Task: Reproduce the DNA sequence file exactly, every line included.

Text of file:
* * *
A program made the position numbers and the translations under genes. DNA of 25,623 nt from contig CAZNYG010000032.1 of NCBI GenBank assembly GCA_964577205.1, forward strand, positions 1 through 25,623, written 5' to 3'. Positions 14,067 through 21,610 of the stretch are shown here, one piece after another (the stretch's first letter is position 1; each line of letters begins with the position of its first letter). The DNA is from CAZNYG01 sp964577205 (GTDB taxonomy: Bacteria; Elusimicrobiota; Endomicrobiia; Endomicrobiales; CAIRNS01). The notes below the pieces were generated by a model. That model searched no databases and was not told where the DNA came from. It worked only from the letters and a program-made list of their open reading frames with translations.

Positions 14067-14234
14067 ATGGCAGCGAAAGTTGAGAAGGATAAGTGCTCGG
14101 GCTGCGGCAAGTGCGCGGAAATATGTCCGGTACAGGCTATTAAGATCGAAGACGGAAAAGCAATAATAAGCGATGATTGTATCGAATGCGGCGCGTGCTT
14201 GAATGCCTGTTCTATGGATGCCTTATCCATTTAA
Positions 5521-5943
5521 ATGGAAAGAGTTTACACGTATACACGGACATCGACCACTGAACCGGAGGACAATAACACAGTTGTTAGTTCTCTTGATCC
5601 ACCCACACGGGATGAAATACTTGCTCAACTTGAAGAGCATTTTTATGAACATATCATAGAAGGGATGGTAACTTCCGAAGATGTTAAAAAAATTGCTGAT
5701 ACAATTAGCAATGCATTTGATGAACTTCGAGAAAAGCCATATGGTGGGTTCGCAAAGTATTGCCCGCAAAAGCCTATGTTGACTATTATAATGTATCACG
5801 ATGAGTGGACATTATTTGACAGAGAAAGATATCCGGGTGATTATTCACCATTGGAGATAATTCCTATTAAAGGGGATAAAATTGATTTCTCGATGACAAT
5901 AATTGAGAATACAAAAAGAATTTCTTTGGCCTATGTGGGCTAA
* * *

A program made the position numbers and the translations under genes. DNA of 25,623 nt from contig CAZNYG010000032.1 of NCBI GenBank assembly GCA_964577205.1, forward strand, positions 1 through 25,623, written 5' to 3'. Positions 14,067 through 21,610 of the stretch are shown here, one piece after another (the stretch's first letter is position 1; each line of letters begins with the position of its first letter). The DNA is from CAZNYG01 sp964577205 (GTDB taxonomy: Bacteria; Elusimicrobiota; Endomicrobiia; Endomicrobiales; CAIRNS01). The notes below the pieces were generated by a model. That model searched no databases and was not told where the DNA came from. It worked only from the letters and a program-made list of their open reading frames with translations.

Positions 14067-14234
14067 ATGGCAGCGAAAGTTGAGAAGGATAAGTGCTCGG
14101 GCTGCGGCAAGTGCGCGGAAATATGTCCGGTACAGGCTATTAAGATCGAAGACGGAAAAGCAATAATAAGCGATGATTGTATCGAATGCGGCGCGTGCTT
14201 GAATGCCTGTTCTATGGATGCCTTATCCATTTAA
Positions 5521-5943
5521 ATGGAAAGAGTTTACACGTATACACGGACATCGACCACTGAACCGGAGGACAATAACACAGTTGTTAGTTCTCTTGATCC
5601 ACCCACACGGGATGAAATACTTGCTCAACTTGAAGAGCATTTTTATGAACATATCATAGAAGGGATGGTAACTTCCGAAGATGTTAAAAAAATTGCTGAT
5701 ACAATTAGCAATGCATTTGATGAACTTCGAGAAAAGCCATATGGTGGGTTCGCAAAGTATTGCCCGCAAAAGCCTATGTTGACTATTATAATGTATCACG
5801 ATGAGTGGACATTATTTGACAGAGAAAGATATCCGGGTGATTATTCACCATTGGAGATAATTCCTATTAAAGGGGATAAAATTGATTTCTCGATGACAAT
5901 AATTGAGAATACAAAAAGAATTTCTTTGGCCTATGTGGGCTAA